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beta-Alanine supplementation reduces acidosis but not oxygen uptake response during high-intensity cycling exercise

Audrey Baguet (UGent) , Katrien Koppo (UGent) , Andries Pottier and Wim Derave (UGent)
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Abstract
The oral ingestion of beta-alanine, the rate-limiting precursor in carnosine synthesis, has been shown to elevate the muscle carnosine content. Carnosine is thought to act as a physiologically relevant pH buffer during exercise but direct evidence is lacking. Acidosis has been hypothesised to influence oxygen uptake kinetics during high-intensity exercise. The present study aimed to investigate whether oral beta-alanine supplementation could reduce acidosis during high-intensity cycling and thereby affect oxygen uptake kinetics. 14 male physical education students participated in this placebo-controlled, double-blind study. Subjects were supplemented orally for 4 weeks with 4.8 g/day placebo or beta-alanine. Before and after supplementation, subjects performed a 6-min cycling exercise bout at an intensity of 50% of the difference between ventilatory threshold (VT) and (V) over dotO(2peak). Capillary blood samples were taken for determination of pH, lactate, bicarbonate and base excess, and pulmonary oxygen uptake kinetics were determined with a bi-exponential model fitted to the averaged breath-by-breath data of three repetitions. Exercise-induced acidosis was significantly reduced following beta-alanine supplementation compared to placebo, without affecting blood lactate and bicarbonate concentrations. The time delay of the fast component (Td(1)) of the oxygen uptake kinetics was significantly reduced following beta-alanine supplementation compared to placebo, although this did not reduce oxygen deficit. The parameters of the slow component did not differ between groups. These results indicate that chronic beta-alanine supplementation, which presumably increased muscle carnosine content, can attenuate the fall in blood pH during high-intensity exercise. This may contribute to the ergogenic effect of the supplement found in some exercise modes.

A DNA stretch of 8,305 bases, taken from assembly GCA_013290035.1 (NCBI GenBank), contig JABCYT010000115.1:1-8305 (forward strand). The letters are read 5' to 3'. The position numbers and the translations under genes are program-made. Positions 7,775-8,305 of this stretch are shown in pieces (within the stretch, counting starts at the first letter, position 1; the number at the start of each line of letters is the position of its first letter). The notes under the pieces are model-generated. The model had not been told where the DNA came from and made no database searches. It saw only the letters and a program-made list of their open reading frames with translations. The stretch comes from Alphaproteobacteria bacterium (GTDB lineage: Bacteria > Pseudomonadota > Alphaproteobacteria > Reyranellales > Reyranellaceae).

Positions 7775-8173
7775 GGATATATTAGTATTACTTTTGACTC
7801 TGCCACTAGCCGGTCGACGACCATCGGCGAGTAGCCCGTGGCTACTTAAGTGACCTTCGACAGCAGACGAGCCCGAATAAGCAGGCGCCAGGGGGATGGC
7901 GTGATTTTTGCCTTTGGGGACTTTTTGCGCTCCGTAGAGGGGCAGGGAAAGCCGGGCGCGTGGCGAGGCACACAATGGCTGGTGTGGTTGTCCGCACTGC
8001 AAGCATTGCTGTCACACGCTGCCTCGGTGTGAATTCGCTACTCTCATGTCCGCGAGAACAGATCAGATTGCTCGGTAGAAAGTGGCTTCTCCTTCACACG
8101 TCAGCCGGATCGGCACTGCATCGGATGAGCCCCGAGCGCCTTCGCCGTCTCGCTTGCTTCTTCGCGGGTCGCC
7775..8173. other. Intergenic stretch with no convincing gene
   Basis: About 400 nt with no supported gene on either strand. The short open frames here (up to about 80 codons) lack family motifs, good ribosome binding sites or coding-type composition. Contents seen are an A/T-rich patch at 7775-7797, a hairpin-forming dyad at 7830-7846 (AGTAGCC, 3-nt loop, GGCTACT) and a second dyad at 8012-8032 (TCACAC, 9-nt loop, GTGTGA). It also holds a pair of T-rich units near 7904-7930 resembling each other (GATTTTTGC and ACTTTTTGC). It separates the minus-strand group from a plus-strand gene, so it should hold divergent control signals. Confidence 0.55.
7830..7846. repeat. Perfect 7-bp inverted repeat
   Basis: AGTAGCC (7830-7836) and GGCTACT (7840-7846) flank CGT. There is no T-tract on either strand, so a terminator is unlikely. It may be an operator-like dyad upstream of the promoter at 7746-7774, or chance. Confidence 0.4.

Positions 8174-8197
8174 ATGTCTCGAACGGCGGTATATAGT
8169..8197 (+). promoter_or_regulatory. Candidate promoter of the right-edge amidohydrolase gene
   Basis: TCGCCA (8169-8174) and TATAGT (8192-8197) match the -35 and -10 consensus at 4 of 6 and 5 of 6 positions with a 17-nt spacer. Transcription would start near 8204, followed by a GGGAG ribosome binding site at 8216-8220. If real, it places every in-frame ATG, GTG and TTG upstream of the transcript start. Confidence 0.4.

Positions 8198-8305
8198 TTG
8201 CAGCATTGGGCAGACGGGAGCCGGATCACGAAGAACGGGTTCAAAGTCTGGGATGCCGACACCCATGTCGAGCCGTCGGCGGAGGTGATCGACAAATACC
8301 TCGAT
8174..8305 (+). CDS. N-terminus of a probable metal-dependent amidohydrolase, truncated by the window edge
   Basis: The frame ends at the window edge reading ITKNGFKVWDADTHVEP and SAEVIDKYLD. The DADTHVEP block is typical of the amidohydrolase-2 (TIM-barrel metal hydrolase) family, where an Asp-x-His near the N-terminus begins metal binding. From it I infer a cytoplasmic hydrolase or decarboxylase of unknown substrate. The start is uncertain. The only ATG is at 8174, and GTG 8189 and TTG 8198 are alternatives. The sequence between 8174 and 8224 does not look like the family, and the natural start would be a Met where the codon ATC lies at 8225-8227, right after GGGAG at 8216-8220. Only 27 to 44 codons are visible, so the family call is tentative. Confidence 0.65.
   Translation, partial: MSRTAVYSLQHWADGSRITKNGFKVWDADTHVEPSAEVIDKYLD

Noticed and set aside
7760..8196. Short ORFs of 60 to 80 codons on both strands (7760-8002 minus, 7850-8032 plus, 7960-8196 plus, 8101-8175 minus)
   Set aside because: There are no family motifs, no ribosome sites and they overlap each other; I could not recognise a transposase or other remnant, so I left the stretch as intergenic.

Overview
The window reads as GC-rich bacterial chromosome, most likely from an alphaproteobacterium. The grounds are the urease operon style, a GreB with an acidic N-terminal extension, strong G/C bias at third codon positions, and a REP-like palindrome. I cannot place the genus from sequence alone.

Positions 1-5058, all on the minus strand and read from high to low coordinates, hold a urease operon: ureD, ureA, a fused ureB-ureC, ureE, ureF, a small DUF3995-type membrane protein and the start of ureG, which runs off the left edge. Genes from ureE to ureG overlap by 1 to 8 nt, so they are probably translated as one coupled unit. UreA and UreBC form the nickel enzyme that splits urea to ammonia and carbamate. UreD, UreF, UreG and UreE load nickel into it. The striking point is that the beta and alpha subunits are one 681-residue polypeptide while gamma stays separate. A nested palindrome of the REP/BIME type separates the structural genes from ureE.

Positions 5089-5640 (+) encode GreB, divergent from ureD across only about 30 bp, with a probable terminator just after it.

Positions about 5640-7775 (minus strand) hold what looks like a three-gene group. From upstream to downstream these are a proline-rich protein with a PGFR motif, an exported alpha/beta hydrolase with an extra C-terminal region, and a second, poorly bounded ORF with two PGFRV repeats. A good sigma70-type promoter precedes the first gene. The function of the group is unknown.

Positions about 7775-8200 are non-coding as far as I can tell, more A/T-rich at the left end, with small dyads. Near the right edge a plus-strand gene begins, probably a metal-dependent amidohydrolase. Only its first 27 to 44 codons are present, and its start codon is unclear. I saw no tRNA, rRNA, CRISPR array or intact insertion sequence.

Keywords
(V) over dotO(2) kinetics, Acidosis, High-intensity cycling, HUMANS, PERFORMANCE, Ergogenic supplements, CARNOSINE CONTENT, HUMAN VASTUS LATERALIS, SODIUM-BICARBONATE INGESTION, SLOW COMPONENT, VO2 KINETICS, SKELETAL-MUSCLE, BUFFERING CAPACITY, THOROUGHBRED HORSE

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Chicago
Baguet, Audrey, Katrien Koppo, Andries Pottier, and Wim Derave. 2010. “beta-Alanine Supplementation Reduces Acidosis but Not Oxygen Uptake Response During High-intensity Cycling Exercise.” European Journal of Applied Physiology 108 (3): 495–503.
APA
Baguet, A., Koppo, K., Pottier, A., & Derave, W. (2010). beta-Alanine supplementation reduces acidosis but not oxygen uptake response during high-intensity cycling exercise. EUROPEAN JOURNAL OF APPLIED PHYSIOLOGY, 108(3), 495–503.
Vancouver
1.